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Christ is risen - how about you?

Except for a haphazard egg hunt and the occasional brunch at W.A. Frost, no one in my family celebrates Easter. 


My grown daughters are self-confessed atheists.  My ex-husband spends  Sunday at Caribou with the New York Times.  My brothers and most of my cousins believe this life -  this  insignificant flirtation with eternity - this is it.  
And I have a hard time talking anyone into anything anymore.

Church people don’t make my work easier.   Congregations are populated with adorable couples chatting  about gluten-free recipes, the best Door County bed and breakfast or their last siting of Garrison and his darling wife.  Remind me - her name?
I kid you not. This is what Presbyterians do for fun.
A gluten-free ham dinner anyone? 
So, here am I, facing the Big One again.  On my own.

The Resurrection. The Sunday for which all other Sundays were made.
Christ is risen  ( the Anglicans tell us he is risen “indeed.” I always giggle when I hear it)  and those of us who still believe in the power of  faith and the strength of the eternal metaphor want to be in the front row.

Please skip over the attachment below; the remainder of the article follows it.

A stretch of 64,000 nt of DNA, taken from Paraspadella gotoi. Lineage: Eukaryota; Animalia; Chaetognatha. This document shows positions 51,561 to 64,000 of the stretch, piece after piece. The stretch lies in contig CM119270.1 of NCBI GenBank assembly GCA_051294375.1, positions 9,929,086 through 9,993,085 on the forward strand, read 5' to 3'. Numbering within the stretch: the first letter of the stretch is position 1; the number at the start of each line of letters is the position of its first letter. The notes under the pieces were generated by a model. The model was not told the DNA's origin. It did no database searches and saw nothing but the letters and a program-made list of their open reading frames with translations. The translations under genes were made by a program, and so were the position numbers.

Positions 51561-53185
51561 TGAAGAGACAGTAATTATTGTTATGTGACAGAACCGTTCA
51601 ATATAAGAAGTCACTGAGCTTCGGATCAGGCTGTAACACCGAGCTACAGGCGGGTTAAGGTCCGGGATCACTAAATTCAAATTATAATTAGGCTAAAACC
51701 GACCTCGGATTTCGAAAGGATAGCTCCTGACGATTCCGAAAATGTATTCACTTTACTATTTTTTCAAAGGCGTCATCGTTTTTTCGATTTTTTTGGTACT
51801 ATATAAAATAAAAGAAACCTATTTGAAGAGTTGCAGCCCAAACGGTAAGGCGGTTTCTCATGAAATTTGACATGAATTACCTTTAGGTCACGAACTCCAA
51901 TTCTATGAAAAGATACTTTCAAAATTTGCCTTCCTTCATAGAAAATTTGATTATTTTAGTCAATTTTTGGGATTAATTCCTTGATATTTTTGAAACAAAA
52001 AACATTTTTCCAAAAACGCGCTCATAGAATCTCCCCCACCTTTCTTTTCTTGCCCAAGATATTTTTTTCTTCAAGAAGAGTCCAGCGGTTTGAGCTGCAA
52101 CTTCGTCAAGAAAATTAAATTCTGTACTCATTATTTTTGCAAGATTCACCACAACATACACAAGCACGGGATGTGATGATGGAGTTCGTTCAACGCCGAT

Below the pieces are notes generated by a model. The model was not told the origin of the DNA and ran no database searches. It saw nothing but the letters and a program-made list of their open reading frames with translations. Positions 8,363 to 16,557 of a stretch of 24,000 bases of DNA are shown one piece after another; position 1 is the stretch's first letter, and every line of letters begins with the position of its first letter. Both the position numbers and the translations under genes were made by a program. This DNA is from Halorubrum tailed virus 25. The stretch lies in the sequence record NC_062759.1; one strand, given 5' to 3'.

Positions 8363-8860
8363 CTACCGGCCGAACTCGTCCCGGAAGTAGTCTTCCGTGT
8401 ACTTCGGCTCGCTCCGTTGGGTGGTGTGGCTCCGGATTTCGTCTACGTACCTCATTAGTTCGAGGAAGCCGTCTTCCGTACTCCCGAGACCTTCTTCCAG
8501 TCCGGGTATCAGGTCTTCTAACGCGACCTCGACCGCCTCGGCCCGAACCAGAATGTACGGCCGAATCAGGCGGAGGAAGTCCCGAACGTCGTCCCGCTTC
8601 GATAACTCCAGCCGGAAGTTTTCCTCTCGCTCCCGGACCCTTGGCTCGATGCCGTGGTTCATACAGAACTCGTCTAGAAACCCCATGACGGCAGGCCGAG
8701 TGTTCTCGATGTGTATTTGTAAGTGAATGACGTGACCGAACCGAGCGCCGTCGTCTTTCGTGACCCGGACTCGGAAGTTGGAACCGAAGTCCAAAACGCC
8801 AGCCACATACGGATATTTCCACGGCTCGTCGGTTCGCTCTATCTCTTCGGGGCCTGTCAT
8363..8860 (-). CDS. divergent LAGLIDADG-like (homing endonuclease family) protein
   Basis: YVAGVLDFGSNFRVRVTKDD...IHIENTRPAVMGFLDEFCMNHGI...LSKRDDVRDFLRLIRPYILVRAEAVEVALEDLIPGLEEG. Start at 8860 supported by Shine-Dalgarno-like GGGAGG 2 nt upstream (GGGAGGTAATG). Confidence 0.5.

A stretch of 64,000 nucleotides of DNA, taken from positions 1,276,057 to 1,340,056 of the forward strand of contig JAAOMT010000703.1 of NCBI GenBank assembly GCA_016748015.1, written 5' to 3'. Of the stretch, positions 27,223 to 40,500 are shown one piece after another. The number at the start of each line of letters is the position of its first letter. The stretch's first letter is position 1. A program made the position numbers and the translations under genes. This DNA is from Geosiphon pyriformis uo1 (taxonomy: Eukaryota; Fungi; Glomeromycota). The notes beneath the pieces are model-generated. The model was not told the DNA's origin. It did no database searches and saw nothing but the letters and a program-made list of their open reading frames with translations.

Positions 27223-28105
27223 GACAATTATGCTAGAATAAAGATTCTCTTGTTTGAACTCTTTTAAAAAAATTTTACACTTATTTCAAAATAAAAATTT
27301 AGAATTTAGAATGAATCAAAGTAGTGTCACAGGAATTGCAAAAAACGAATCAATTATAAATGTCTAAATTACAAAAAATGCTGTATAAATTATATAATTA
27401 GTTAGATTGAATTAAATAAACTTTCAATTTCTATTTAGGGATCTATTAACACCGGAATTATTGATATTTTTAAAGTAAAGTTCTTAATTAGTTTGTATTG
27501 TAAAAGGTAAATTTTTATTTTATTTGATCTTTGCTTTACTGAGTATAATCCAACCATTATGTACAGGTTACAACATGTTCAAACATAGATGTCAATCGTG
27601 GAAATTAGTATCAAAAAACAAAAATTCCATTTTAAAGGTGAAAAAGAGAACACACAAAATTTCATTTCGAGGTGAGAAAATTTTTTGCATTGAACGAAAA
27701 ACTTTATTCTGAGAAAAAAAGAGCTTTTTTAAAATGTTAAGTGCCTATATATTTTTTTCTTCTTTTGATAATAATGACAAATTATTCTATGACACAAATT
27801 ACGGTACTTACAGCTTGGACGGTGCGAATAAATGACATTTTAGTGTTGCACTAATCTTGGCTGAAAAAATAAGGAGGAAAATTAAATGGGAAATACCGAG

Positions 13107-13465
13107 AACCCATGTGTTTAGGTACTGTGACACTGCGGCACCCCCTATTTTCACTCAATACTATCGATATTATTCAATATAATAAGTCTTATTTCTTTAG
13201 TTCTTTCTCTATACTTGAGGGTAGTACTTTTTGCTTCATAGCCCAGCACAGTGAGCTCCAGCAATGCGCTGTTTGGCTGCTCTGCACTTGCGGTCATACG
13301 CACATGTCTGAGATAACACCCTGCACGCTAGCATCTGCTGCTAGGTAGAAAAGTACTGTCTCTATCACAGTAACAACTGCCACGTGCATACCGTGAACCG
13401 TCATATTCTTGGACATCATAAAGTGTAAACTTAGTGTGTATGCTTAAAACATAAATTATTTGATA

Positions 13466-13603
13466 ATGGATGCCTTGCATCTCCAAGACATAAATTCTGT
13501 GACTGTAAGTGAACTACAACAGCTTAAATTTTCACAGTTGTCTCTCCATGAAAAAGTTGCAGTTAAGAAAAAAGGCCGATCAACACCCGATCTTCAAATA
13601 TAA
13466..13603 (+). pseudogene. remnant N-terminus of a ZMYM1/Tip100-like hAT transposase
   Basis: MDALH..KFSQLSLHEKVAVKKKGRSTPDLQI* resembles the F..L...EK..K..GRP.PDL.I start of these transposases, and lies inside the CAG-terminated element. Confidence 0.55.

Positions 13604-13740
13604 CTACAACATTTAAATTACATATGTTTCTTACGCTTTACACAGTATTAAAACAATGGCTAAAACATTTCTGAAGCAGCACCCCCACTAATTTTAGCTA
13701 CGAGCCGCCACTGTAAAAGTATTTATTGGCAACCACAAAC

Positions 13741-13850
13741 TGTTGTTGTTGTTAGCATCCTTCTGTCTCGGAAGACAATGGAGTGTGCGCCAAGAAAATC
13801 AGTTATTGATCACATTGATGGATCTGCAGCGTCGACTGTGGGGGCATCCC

The empty tomb.  Christ has risen!  Indeed. 
This year, were I less cynical, I might find the task easier.

In June the Presbyterian Church U.S.A. agreed to acknowledge the legitimacy of gay marriage by permitting clergy to perform weddings where allowed by the state.

I snorted when I heard the news.   Leave it to my church to be the last of the "main line" Protestants to join the 21st Century.

We're a denomination of followers.  Presbyterians discovered pacifism after the fall of Saigon.  We were the last to open our denominational seminaries to large populations of women.  We discovered "world hunger" in 1979 and formed a task force to chat about it. 
Even so - God help me - when the Presbyterians serve up the sunrise alleluia on Easter Sunday,  if they let me in,  I'll be there.

My faith in all of us brings me through the door.   My hope for some of us keeps me in my seat. 

If you see me on Sunday, do me a favor.  Please - come sit beside me.  I'll be the one wearing a bonnet with all the frills upon it -  and a smile. 

Because I am glad he is risen  - because I believe I might yet live to see the church rise as well.  

Indeed. 

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